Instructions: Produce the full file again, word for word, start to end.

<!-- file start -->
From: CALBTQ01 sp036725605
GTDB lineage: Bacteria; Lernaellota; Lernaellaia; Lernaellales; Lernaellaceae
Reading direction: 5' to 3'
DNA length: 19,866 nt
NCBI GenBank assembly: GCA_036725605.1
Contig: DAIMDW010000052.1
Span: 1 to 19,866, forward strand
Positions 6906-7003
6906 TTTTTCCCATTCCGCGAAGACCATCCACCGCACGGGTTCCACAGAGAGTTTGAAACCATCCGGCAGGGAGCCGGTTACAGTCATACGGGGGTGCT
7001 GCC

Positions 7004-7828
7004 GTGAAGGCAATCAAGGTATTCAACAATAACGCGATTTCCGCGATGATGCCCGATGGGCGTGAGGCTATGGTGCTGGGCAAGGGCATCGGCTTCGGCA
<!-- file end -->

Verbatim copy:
From: CALBTQ01 sp036725605
GTDB lineage: Bacteria; Lernaellota; Lernaellaia; Lernaellales; Lernaellaceae
Reading direction: 5' to 3'
DNA length: 19,866 nt
NCBI GenBank assembly: GCA_036725605.1
Contig: DAIMDW010000052.1
Span: 1 to 19,866, forward strand
Positions 6906-7003
6906 TTTTTCCCATTCCGCGAAGACCATCCACCGCACGGGTTCCACAGAGAGTTTGAAACCATCCGGCAGGGAGCCGGTTACAGTCATACGGGGGTGCT
7001 GCC

Positions 7004-7828
7004 GTGAAGGCAATCAAGGTATTCAACAATAACGCGATTTCCGCGATGATGCCCGATGGGCGTGAGGCTATGGTGCTGGGCAAGGGCATCGGCTTCGGCA